Teaching parents about fire safety

National Home Fire Safety Week
November 24 - 30, 2008

Do your children know more about fire safety than you?

Every year dedicated fire and safety professionals tour schools and speak to thousands of children about the dangers of fire and how they can stay safe. But, despite years of teaching kids about smoke detectors, fire extinguishers, escape route planning and how to “stop, drop and roll” far too many preventable fires still claim lives. Fire departments respond to over 50,000 residential fires a year in Canada . On average, eight Canadians die from a fire every week.

So what happens to these fire safety messages after the kids come home from school? Are they tossed out like that uneaten apple in your son’s lunch bag?

November 24th – 30th is National Home Fire Safety Week. Why not take the time this week to talk to your family about fire safety – draw a map of your home and make sure you know your escape routes; check your smoke detectors and fire extinguisher, and, most importantly – do it with your family.

“Odds are an elementary aged child has seen and heard more about fire safety than their parents,” says Jack Smith, president of the Canada Safety Council. “This week is a great time for families to get together and learn from each other about how they can stay safe from fire.”

With the winter upon us now is an ideal time to inspect your home fire prevention equipment and refresh your escape plans. As the weather grows colder more Canadians will switch on furnaces and heaters, light fireplaces and candles and close the garage door against the elements.

“Parents and children need to learn from one another and work together,” adds Mr. Smith. “Making sure your home and your family are aware of the risks and prepared for can be critically important in helping them prevent and survive a fire at home.”

Here are some practical fire safety tips for each room in your home to share with you family:

Kitchen

  • Avoid loose long sleeves when cooking.
  • Check kettles and toasters for damaged electrical cords and thermostats.
  • Use appliances that have an automatic shut-off.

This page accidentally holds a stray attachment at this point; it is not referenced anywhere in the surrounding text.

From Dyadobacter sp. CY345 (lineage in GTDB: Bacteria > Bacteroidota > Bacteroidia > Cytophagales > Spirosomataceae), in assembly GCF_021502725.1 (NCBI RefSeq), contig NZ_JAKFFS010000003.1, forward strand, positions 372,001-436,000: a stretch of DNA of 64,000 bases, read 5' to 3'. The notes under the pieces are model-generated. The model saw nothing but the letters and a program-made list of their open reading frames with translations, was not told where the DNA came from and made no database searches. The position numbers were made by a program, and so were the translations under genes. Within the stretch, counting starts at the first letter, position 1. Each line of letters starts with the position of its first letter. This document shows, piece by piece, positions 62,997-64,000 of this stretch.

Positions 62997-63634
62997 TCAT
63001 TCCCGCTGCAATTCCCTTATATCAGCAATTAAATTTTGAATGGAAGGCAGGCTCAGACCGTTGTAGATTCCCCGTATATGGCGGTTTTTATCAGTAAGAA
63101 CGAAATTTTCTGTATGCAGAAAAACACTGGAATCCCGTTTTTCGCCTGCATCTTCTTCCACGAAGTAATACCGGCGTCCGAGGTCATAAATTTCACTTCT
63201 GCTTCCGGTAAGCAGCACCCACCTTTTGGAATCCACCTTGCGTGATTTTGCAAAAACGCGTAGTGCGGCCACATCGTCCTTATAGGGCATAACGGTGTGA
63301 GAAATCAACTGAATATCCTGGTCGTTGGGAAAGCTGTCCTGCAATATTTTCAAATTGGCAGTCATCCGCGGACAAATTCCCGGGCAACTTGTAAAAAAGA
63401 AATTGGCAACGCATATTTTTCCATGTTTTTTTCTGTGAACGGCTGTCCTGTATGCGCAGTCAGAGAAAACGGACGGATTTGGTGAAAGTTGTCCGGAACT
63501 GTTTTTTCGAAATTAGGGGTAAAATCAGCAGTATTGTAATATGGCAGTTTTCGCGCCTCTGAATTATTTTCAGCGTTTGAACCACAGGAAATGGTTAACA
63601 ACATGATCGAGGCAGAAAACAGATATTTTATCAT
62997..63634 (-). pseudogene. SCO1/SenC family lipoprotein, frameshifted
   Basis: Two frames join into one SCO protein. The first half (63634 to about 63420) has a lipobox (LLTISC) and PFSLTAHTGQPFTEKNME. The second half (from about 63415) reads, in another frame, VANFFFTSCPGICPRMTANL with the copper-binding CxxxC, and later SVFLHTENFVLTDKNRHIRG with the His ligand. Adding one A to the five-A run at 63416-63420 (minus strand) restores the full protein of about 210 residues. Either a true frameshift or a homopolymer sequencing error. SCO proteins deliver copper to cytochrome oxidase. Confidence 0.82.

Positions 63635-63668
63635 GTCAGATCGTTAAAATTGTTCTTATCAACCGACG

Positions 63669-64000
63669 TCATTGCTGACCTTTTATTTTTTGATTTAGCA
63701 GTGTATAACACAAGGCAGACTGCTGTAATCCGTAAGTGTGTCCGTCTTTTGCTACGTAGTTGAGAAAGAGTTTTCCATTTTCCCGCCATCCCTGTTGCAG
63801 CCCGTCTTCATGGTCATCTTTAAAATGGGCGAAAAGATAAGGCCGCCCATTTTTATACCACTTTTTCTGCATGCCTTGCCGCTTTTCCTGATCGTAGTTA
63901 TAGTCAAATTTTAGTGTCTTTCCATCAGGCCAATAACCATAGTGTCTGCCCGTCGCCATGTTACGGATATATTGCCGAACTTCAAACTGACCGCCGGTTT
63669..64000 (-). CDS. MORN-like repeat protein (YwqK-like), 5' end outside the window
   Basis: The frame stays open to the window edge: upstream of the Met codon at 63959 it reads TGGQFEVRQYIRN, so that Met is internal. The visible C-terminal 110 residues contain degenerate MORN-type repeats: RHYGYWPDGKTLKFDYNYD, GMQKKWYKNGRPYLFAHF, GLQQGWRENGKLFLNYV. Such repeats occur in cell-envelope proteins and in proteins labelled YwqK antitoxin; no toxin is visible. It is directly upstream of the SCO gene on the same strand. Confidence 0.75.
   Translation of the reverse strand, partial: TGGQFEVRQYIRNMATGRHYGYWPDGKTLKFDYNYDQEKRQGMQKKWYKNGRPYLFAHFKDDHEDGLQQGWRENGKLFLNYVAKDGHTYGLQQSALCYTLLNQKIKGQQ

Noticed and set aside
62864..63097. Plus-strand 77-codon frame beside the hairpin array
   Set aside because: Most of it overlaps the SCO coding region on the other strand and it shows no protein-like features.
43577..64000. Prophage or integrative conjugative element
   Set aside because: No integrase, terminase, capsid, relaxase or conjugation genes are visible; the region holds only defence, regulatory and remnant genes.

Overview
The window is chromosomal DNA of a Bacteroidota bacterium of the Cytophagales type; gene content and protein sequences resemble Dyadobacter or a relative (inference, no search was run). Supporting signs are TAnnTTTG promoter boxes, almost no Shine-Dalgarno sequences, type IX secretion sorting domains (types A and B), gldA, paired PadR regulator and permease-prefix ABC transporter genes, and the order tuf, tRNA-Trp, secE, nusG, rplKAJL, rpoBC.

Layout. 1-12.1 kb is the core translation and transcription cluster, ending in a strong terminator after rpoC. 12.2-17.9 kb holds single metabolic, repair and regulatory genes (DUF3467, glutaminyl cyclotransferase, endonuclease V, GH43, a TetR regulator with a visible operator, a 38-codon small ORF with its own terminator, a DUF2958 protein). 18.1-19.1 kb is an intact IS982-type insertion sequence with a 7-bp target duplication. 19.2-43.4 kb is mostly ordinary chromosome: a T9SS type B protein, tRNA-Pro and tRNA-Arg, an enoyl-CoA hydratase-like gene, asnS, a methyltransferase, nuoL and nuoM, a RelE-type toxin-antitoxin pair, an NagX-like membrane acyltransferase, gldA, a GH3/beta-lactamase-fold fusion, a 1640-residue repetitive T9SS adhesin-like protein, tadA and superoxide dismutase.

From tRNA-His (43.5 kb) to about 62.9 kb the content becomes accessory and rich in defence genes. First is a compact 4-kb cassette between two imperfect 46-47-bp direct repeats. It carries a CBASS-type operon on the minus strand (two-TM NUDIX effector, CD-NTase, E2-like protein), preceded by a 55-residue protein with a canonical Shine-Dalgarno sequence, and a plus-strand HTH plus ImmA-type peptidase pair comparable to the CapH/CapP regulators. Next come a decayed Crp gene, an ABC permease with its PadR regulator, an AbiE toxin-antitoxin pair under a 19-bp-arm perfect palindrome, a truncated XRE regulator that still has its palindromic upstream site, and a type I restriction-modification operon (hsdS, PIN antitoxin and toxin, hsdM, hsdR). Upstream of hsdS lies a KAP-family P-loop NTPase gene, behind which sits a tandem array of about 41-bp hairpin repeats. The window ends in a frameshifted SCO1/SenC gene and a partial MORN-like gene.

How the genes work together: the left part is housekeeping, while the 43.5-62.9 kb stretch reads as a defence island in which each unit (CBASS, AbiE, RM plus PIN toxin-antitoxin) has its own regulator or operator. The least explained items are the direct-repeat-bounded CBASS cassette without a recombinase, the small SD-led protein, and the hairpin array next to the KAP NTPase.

• Keep a timer handy to remind you when the oven and burners should be switched off.
  • If you take medication that causes drowsiness, do not use cooking appliances.
  • Use a temperature-controlled electric skillet or deep-fryer for frying.
  • Never leave your cooking unattended.
  • Use appropriate cooking appliances and keep them clean.
  • Keep a pot cover nearby to “put a lid on it” in the event of a fire.

Living Room

  • Fireplace: always use a fire screen, ensuring it is the appropriate size for the fireplace opening.
  • Do not overload electrical outlets or use extension cords in the place of additional outlets.
  • Smokers should check furniture for fallen cigarettes or embers, which can smoulder undetected for several hours before bursting into flames.
  • Ensure careful use of smoking materials and extinguish in water before disposal.
  • Never leave cigarettes in an ashtray unattended.
  • Use ashtrays with a double rim and deep centre.
  • Keep matches, lighters and lit candles out of the reach of children.
  • Never leave lit candles unattended.

Bedroom

  • Install at least one smoke alarm outside each sleeping area. For improved safety, install a smoke alarm in every bedroom.
  • Check electrical appliances regularly: electric blankets, heating pads, curling irons, radios, televisions, irons.
  • Bedrooms should be non-smoking areas.

Basement and Attic

  • Remove all combustible and flammable materials from the basement and attic.
  • Store gasoline in well-ventilated areas.
  • Do not store propane indoors.
  • Use only approved containers to store and transport gasoline.
  • Have a thorough yearly maintenance check of the furnace carried out by a professional.
  • When replacing an old furnace, consult a professional to determine the most safe, economical and efficient system for your home.
  • Chimneys should be cleaned at least once a year.

Garage and Workshop

  • Flammable materials – thinners, gasoline, paints, and industrial cleaners – should be stored neatly in approved containers and away from possible ignitable sources.
  • Do not smoke, or leave matches or lighters in the garage or workshop.
  • Install and know how to properly use the appropriate fire extinguisher for the garage/workshop.
  • Keep the area clean. Remove garbage, paper products, oily rags and wood shavings regularly.